Will hydrogen play a critical role in the energy transition?


By Katerina Sakkas
Friday, 05 July, 2024

Will hydrogen play a critical role in the energy transition?

The role of hydrogen in Australia’s energy transition and more broadly was the focus of a panel at Siemens Australia’s Beyond 1% Summit, a major sustainability event held in Sydney from 3–4 July.

The panel, ‘There’s more to hydrogen than electrolysers’, was chaired by Florence Lindhaus, Head of Hydrogen and Energy at the German-Australian Chamber of Industry and Commerce. It featured Australians Dave Hodgson, CEO, Paladin Group and Brett Singh, CEO, Marathon Group, alongside Germany’s Stephan May, the Global CEO of Electrification & Automation for Smart Infrastructure at Siemens.

Lindhaus began the discussion by highlighting Germany’s current path towards its ambitious 2025 decarbonisation target, with the country now running on more than 50% renewables. She underlined the potential for Australia, “which can cover its own energy demand 27 times over [through renewables]” to export hydrogen derivatives such as synthetic kerosene to Germany, as the latter will not have the resources to produce all the hydrogen it needs.

Australian innovation and initiatives

Singh was invited to describe the sustainable renewable energy container — or SREC — units his company Marathon Group has developed. Designed as a mobile energy solution for industrial sites, the SREC units make their own hydrogen and come with a solar array and 100 kW recyclable sodium-nickel-chloride batteries. Marathon is based in Victoria’s prime energy generation region of Gippsland/the LaTrobe Valley. Currently the third-largest landholder in the state, the company has big renewable energy plans for Gippsland, including a 25 GW offshore wind development and a zero emissions airport.

Siemens has signed an MOU to work with Marathon on its renewable projects.

Next, Hodgson explained how Paladin Group’s “Cseq” (carbon sequestration) technology uses captured carbon dioxide and water to make green hydrogen, with the CO2 used to separate the hydrogen ions. It was a way, he said, of “turning carbon dioxide into our friend” and had the potential to render any company’s emissions totally inert.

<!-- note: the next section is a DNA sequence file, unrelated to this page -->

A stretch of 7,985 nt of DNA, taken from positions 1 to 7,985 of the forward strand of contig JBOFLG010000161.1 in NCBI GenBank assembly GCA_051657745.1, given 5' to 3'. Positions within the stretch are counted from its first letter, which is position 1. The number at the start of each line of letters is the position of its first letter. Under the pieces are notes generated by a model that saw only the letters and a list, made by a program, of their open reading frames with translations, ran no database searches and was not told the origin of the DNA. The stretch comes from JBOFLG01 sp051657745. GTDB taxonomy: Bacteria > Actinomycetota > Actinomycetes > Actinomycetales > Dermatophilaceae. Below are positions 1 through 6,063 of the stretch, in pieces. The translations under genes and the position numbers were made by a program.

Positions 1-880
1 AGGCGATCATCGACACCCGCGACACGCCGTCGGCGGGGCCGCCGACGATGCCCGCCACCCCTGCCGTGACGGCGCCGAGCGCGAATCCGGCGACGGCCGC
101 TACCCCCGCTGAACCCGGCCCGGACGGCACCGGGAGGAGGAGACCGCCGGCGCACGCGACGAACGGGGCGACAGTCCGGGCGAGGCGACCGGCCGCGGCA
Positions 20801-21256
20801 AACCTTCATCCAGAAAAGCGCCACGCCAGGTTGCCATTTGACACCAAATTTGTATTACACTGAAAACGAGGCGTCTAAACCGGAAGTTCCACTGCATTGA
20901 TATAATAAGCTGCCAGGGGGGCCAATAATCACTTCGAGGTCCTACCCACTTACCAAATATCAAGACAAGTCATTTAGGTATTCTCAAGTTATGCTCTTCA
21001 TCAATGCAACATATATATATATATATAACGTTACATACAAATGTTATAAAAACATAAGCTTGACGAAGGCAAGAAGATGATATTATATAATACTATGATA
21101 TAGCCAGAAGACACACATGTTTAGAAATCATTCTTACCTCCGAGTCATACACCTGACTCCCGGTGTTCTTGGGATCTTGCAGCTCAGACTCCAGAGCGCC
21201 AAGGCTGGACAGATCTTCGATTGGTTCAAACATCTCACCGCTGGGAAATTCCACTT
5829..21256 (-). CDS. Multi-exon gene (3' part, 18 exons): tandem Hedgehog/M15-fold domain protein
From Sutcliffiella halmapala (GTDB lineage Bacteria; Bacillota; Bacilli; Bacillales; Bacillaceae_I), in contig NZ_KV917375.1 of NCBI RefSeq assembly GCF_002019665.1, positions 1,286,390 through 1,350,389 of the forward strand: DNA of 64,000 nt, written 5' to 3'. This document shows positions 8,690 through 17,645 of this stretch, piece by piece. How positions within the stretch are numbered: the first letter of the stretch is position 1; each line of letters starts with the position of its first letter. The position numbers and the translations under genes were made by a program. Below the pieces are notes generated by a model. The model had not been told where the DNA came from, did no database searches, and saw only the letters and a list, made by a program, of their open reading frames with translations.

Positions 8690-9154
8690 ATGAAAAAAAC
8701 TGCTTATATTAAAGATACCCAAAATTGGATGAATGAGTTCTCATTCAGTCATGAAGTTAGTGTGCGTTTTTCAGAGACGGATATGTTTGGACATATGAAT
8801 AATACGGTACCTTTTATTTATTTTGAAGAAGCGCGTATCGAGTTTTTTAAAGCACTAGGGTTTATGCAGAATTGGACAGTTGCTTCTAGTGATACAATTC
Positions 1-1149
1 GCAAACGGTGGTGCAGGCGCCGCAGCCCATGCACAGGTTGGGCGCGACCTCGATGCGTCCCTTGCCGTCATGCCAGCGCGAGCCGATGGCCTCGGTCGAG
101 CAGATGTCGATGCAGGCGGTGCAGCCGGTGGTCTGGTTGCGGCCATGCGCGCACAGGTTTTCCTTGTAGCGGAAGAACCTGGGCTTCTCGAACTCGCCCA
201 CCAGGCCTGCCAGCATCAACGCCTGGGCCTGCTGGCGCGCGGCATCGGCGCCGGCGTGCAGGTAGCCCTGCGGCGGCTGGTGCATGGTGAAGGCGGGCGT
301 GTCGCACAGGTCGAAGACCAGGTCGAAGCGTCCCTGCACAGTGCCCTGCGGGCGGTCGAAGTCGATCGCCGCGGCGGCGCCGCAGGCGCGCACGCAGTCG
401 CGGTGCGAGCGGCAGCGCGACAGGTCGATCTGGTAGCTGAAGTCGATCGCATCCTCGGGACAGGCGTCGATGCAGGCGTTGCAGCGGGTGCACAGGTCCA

While some in the Australian scientific community have questioned whether carbon can be used as a zero-emissions feedstock, particularly in relation to Paladin’s recent plan to reopen a Tasmanian coalmine to fuel a hydrogen plant, Hodgson said Paladin’s pilot plant (not located at the Tasmanian mine) is up and running, and the company is working closely with Siemens on the software for it.

Challenges and obstacles

Funding topped the list of challenges to getting hydrogen projects up and running at scale, with Singh saying the levelised cost of hydrogen was a deterrent. Hodgson said these types of project take time to monetise — “and there isn’t time to waste”. May added that there was currently a failure to see hydrogen as an opportunity for making the world a better place, with innovation being held back by a lack of willingness to collaborate.

Collaboration was one of the panel’s key themes, presented as critical to supporting innovation and tackling the urgency of the energy transition.

Hydrogen into the future

Renewable hydrogen, May said, has the potential to be used in many applications, including for green steel, public transport and fertilisers, and as a power storage medium. In terms of any one country’s energy needs, “there is no one-size-fits-all solution”, he said, with hydrogen likely to be part of a mix of approaches. Australia, however, has enough space, land and sun to make hydrogen a feasible solution, he added.

Hodgson said “some of the biggest emitters in the nation” have shown interest in Paladin’s Cseq technology, and there was also interest from South Africa. He added that Labor governments tended to be much more interested in hydrogen technologies than the LNP.

Singh said that collaboration and technology were key in progressing renewable hydrogen projects, and that the energy transition (including hydrogen) would bring over $9bn to the Gippsland region.

Lindhaus said Australia was “punching above its weight” in relation to hydrogen innovation. “The challenge is definitely massive, but the cost of not doing anything is far greater,” she concluded.

Image credit: iStock.com/onurdongel

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